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HMRC internal manual

International Manual

Thin capitalisation: practical guidance: lending against asset values: lending against tangible assets - land and buildings

The guidance in this section applies where a loan is secured against an investment property. It therefore does not apply in the following situations:

  • loans which are secured against property that is used in a trade by an owner occupier. Different considerations apply in these circumstances because of the risks inherent in the trading business.
  • loans secured on residential property, in particular the buy-to-let market, which has shown large fluctuations in the last few years.

In recent years there has been a move towards an op co (operating company)/ prop co (property owning company) business model as trading companies have sought to realise the value of their property assets, so the proceeds may be reinvested in their businesses. This has led to a proliferation of sale and leaseback schemes involving many of the UK’s largest trading companies.

Until the credit crunch of 2008, the years since the millennium saw a rapid increase in property prices in the UK both for commercial and residential property. The UK in particular was seen as a good place to invest which resulted in an equally rapid increase in the amounts of money lent to investors both by UK and foreign banks. The UK commercial property market stood at around £762bn in 2007 of which approximately £200bn was owned offshore. By 2011 it stood at over £800bn, with the property lending market at around £230bn (according to the De Montfort report - see below).

Much of the money used to invest in UK commercial property came in the form of loans from financial institutions.

The De Montfort Report

In 1997 the Department of Land Management at De Montfort University first published a report entitled ‘The UK Commercial Property Lending Market’. It covered the lending practices of financiers to that market. Since then the report has expanded considerably and it is now published annually with a half yearly update. It covers all the major lenders both from within and outside the UK, and the vast majority of the smaller lenders.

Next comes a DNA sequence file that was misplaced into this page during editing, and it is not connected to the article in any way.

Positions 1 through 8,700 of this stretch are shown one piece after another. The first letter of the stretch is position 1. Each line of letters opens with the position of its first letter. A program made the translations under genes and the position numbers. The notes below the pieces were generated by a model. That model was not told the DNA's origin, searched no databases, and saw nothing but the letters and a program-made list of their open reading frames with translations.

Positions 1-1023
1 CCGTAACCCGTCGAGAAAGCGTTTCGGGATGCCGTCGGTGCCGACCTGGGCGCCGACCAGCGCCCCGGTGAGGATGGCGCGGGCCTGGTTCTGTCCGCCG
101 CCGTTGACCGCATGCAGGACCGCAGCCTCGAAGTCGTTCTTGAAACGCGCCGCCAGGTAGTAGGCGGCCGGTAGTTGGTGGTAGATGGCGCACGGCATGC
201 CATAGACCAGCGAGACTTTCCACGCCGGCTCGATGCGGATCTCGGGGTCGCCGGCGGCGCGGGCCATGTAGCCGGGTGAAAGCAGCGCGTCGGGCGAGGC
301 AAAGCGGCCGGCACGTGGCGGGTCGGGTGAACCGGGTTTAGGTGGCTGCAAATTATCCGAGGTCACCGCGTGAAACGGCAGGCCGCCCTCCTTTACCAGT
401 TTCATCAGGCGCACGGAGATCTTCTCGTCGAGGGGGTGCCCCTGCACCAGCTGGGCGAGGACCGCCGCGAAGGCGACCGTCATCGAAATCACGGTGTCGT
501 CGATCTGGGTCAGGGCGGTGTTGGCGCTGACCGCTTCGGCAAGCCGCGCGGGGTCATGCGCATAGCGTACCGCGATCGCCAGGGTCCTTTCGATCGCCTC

This report may be used as a starting point when considering what third parties may lend on the security of a UK commercial property. Copies are held by the LBS property sector in Leeds, and by Specialist PT International in Bootle who deal with offshore companies with UK property holdings.

The report is a useful indicator of what a third party would have lent on the security of a property, however, it has to be used with care as it does not give the answer in any particular case, since each must be considered on its own merits, according to the relevant facts. What the report provides is a range of figures at which loans have been made. It is then a matter of considering where on the range the transaction in question would fall. This will depend on a number of factors.

The loan position consists of a “basket” of characteristics and the whole basket is considered when looking at whether the financing is arm’s length. Characteristics typically within the basket are: loan to value ratio, interest rate, security, covenants, payer’s cash flow projections and repayment terms.

The De Montfort Report identifies factors that a lender is likely to take into account. These include the following:

  • the type of borrower
  • the type of tenant
  • the terms of any lease
  • the type of property and its condition
  • the credibility of the business plan

The report looks at the following 3 types of commercial property: retail, office, industrial.

It splits each into two categories: prime, secondary. These are defined as:

Prime: A rack-rented institutionally recognised lease on a new high specification property in a prime location let to an AAA covenanted tenant* for a minimum of 10 years certain

Secondary: A rack-rented institutionally recognised lease on a 20 year old property in a secondary location let to a BBB covenanted tenant* for a minimum of 10 years certain

(*a covenanted tenant is one where the risk of default on lease payments has been passed on to a third party, normally an insurance company. The credit rating refers to the tenant)

The report also gives figures about loans for property development. Specific reference should be made in each case.

For each of the 6 sectors (3 x 2 above) De Montfort gives the following information: loan to value, margin, interest rate cover, and lender’s initial charges.

The margin is expressed in basis points (100 basis points = 1%) over, say, 3 month LIBOR which is the usual method used in loan agreements. 3 month LIBOR tends to be used because interest is paid quarterly.

The information is given in the format of: lowest, highest, average

Figures are provided for the following types of lender: UK Banks, UK Building Societies, German Lenders, American Lenders, and Other International Lenders

The report contains a range of statistics, charts, and analyses covering comparisons of loan terms, interest rates, types and locations of lenders.